Investors have really expected mass privatization, as it had been declared. In fact, following first statements on the matter, there was a great interest of foreign partners, they began to actively inquire into the situation but were forced to stop because of the reluctance of governmental authorities to follow their proclamations. After all, it is obvious that the statements were addressed primarily to the domestic consumer.
In fact, privatization has just begun followed by obstacles and prohibitions. When big business comes, it turns out that there is no willingness to cooperate at the state level. Instead of help, people are accused for the lack of permits and get other «best» of bureaucracy. All this makes overall impression rather unpleasant. If we add statements made by our northeastern neighbor in mass media, the picture of the investment attractiveness of Ukraine becomes not quite good indeed.
Regarding the discussions on launching the land market. What is your view about this step and do you think whether anticipated economic growth may possibly outweigh potential negative implications?
I support cancellation of the moratorium on the sale of land, however not in a short-run and subject to certain conditions. We need a transitional period in order to adjust legislation, fill in the register of property rights, update information in the land cadastre. In fact, cancellation of the moratorium tackles a big range of organizational issues that need to be addressed.
The first one, of course, is data update. A lot of information is stored in land books of records. Places the books of records are stored and their condition are terrible. In fact, even information on the owners of land plots has not been systemized; it is not updated who is alive and who is not. It is good that at least issues of escheat property were addressed due to recent changes in the legislation.
All this needs to be updated and transferred into electronic registries. This is a huge work. Though this work is currently underway, it will take time to complete it.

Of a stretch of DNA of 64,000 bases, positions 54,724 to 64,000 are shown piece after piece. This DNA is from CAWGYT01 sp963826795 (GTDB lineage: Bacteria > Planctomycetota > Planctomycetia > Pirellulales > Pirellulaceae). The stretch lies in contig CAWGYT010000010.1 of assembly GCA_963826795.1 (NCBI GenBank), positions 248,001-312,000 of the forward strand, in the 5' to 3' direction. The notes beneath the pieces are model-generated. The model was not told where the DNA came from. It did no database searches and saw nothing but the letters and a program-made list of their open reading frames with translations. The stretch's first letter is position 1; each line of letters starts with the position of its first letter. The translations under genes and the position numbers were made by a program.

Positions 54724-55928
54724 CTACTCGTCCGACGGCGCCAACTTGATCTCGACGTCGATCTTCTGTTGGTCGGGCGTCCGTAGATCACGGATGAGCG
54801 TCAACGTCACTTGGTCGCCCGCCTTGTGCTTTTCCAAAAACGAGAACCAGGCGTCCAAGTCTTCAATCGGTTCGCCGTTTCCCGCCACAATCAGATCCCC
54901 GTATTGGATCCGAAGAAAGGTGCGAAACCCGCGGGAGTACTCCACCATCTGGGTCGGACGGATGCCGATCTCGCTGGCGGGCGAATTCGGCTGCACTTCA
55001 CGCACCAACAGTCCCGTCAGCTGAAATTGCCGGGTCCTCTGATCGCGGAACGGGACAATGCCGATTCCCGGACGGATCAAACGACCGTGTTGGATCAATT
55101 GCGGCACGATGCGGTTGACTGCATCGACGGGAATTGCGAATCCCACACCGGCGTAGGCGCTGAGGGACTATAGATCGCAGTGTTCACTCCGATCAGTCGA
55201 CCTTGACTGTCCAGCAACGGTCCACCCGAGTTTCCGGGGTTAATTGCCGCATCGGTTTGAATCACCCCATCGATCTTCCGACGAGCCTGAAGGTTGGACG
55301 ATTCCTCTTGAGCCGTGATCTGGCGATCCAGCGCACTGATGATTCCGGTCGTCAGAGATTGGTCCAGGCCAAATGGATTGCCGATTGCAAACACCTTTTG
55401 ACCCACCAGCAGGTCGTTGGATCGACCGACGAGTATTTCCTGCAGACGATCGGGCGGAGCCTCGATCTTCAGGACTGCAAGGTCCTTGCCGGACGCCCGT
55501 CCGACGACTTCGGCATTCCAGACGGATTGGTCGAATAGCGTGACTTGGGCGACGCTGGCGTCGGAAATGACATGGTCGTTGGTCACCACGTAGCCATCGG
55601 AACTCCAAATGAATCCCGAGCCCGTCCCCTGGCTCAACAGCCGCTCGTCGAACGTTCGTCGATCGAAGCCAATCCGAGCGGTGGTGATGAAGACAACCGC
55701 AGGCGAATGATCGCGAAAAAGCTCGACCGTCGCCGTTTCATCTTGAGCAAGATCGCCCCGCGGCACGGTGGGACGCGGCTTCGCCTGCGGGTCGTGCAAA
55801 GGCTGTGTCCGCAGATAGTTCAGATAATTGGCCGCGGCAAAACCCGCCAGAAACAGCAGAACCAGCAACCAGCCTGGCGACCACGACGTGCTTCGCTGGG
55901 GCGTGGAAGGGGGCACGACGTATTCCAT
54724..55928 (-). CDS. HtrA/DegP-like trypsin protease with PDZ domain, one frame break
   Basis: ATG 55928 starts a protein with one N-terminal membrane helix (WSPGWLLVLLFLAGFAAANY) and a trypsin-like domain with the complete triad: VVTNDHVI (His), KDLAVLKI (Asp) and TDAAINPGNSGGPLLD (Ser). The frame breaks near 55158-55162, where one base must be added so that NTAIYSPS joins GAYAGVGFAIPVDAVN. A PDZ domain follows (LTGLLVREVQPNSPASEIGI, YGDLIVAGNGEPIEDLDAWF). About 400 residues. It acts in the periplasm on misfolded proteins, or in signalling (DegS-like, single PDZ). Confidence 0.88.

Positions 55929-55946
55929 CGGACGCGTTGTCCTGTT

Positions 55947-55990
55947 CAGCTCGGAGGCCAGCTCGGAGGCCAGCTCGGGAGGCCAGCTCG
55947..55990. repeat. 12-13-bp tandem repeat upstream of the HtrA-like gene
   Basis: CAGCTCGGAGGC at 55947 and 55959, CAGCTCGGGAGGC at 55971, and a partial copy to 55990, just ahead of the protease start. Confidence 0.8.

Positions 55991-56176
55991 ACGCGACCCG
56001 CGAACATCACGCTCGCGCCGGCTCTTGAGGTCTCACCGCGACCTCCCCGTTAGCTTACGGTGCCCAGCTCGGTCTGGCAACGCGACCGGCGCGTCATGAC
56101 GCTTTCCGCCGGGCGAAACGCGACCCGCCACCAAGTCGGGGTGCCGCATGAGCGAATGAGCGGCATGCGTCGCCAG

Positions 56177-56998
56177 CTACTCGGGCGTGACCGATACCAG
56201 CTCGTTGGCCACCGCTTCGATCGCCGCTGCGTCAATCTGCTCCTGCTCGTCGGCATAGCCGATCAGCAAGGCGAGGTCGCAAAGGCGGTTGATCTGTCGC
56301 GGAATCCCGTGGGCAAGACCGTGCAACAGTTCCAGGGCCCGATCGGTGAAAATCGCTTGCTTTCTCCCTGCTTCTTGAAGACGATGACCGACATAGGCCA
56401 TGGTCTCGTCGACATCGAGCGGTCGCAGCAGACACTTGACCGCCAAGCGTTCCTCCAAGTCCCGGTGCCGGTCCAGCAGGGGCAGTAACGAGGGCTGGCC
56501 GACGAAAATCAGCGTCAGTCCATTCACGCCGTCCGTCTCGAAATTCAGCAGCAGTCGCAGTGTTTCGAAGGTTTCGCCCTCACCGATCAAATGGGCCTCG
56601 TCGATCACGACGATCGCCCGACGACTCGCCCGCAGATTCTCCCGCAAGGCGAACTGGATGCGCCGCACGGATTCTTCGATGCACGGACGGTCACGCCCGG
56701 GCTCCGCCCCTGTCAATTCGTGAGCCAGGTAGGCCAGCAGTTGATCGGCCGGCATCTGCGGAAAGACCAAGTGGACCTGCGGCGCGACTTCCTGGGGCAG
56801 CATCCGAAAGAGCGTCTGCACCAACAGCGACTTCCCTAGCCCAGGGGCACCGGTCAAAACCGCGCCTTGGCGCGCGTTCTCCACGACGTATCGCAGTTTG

The second question: what should be done with joint facilities/constructions? It is not only about discrepancies between actual land plots and documents created many years ago. The problems are much deeper. There are several draft laws in respect of cancellation of the moratorium. However, none of them properly address what shall be done with irrigation systems, melioration and other issues of infrastructure.
For example, some of the drafts provide that these objects will be held by local communities. And who will pay for it and control it? Will it be a local tax or anything else? If so, it will be necessary to amend the Tax Code. That is, there should be some comprehensive approach to the drafting and implementation of legal norms.
Some deputies argue that infrastructure issues need to be resolved like in the EU, and to transfer everything into private ownership. Is this a realistic scenario in our environment?
It is unclear under such scenario how the issues of joint ownership should be addressed? Who will be obliged to deal with the maintenance of the respective facilities? This was not an issue in the Soviet Union when they had been built.
Who will be responsible for infrastructural networks running dozens of kilometers? Land law issues are much broader than the norms of effective legislation, and we need to be consistent and careful when applying or changing them.
If, however, such facilities are transferred to a single owner, the owner will obviously try to obtain maximum profit out of them. What restraints will be set up to ensure regular operation and equal conditions for farmers? Who will be responsible for this? There are many things in a real life which are difficult to regulate.
Especially given that a fair volume of business relations does not involve a proper legal culture. I suppose that in the absence of proper rules, we will see a new wave of raider attacks accompanied with burning tires and other things well-known to the agricultural sector.
Agricultural land is one of the main assets, if not the main one. Now I am not talking about human potential. This sector of economy demonstrates continued growth even today. In order to maintain sustainable development and even enhance it, we need to be very careful with any drastic changes. This does not mean that required changes should be postponed for an indefinite period of time like we have been doing this by now. However, we need to be very careful about the cancelation of the moratorium. As far as I understand, it will take another 2-3 years for the land market to start operating properly even after it is launched.
Prior to launching the land market, the new President and the Parliament must elaborate consecutive steps and monitor their implementation. If they fail to do this, we may expect a positive effect [from launching the land market] in a very long-run. But at the beginning we can unleash years of turmoil, meaning that the present cases of illegal takeovers will be peanuts.
Taking into account the foregoing, are there any real foreign investments in our country?